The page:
The second reason that I have my notepad is to make connections to other Scripture. Many Bibles have tons of references in the margins. Use them! Many great brothers and sisters in the faith have worked hard to compile these and didn’t do so for us to ignore them. What you will notice is that sometimes you will even notice connections that are not referenced. For example, when I got to Mark 12, I noticed in verses 40 and 44 the contrast between how scribes deprive widows and then how Jesus commended the widow.

The last reason I have my notepad is to check on trends. When you go to a Broadway musical, listening to the overture is important because it contains the main musical themes of the work. In the same way, the opening chapter of a book is important because it contains the main themes of the work. I am looking for words or themes that repeat themselves. This usually means that the author is trying to communicate a certain point or purpose. When I began in Mark, some of the things I noticed in chapter 1 were

repent, follow, preach/teach, pray, Jesus questioned, and healing/casting out. I started my list by making a note of each of these occurrences by chapter and verse. As I continued into the book, repent, follow, and pray, were not referenced as much as the other topics. I share this to show you that being fluid and receiving the book instead of forcing your purposes onto it is the proper method.

Be encouraged–you can do this! Begin by praying. Pray that God will bless you in this endeavor and that His Spirit will illuminate the truths of Scripture to you through a whole book at a time. Find a time to put your cell phone in another room, remove any other possible distractions, and dig deep into the Word of God.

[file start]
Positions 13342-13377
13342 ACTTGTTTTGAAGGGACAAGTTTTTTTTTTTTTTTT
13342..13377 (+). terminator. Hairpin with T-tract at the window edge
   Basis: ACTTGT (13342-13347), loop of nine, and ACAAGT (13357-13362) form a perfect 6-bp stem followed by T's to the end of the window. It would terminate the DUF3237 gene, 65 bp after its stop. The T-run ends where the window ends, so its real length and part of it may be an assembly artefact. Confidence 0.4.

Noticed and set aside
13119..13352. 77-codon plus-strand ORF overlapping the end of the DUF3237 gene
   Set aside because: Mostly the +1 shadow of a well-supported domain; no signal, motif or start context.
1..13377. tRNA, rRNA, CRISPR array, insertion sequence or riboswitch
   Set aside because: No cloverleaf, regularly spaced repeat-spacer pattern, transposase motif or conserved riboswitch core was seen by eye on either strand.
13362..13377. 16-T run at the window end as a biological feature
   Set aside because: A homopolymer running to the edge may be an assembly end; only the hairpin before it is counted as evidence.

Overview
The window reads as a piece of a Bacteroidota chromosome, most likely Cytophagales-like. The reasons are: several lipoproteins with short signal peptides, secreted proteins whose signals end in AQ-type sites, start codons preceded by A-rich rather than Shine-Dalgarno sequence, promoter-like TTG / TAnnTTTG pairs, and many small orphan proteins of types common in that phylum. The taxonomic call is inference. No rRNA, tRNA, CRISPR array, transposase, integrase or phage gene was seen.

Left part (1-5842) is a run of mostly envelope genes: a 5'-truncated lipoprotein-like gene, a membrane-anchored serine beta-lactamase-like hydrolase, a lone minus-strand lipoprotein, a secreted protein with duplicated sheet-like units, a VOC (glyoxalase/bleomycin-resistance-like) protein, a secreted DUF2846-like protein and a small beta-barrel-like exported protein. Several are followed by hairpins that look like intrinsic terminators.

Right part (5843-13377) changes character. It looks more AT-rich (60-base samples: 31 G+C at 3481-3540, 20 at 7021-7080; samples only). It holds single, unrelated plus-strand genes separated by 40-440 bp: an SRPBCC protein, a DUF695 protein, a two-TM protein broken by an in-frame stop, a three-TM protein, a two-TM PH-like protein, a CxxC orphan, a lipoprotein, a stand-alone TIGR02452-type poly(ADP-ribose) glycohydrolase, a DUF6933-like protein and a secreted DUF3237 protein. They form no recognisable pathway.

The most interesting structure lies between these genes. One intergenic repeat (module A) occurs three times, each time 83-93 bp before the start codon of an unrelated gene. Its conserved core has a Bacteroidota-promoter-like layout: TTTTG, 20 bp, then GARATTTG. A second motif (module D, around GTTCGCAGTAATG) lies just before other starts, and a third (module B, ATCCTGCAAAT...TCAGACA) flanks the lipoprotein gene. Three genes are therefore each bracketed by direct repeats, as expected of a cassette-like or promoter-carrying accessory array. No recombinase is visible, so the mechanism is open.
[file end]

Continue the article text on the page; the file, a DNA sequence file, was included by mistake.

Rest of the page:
-Associate Pastor Daustin



So Easter Happened…

You ate a good breakfast and got dressed nice. You made sure your hair was just right and that your kids knew that they were to behave in the pew. You hadn’t been in a while, so you weren’t sure where to go. Everyone seemed friendly, almost too friendly. Can people really be that nice? Wow, the sermon was very thought-provoking and energizing. That didn’t seem to last as long as you remember. Before you know it, you are out to lunch and back home hiding eggs for the kids to hunt. Did Easter really just come and go so quickly?
 
For many, Easter is one of the few times they come to church. The kids don’t have ball games. Your parents have been begging you to bring their grandbabies to church. Others have no one to come with and are nervous about what the people at the church might think. Some people only come on Christmas and Easter, and hate being labeled for it. Now comes the dilemma–do you come back next week or act like it never happened?
 
There are a few ways to respond to Easter. First, you could respond like the chief priests and religious leaders of Israel. Matthew 28.11-15 tells us that their position was cover up and deny, deny, deny. This could be your standard position. The service was nice and all, but it doesn’t really have to affect your life. Or you could be like the soldiers that were guarding the tomb. It is frightening to have their experience, but if you listen to the world and culture around you, ignoring the situation until Christmas is probably the best course of action. Maybe you are like the Apostle John. John 20:4-5 tells us that when John got to the tomb that he froze. Maybe Easter brings a certain excitement, but you are timid and unsure what to really do next. You freeze.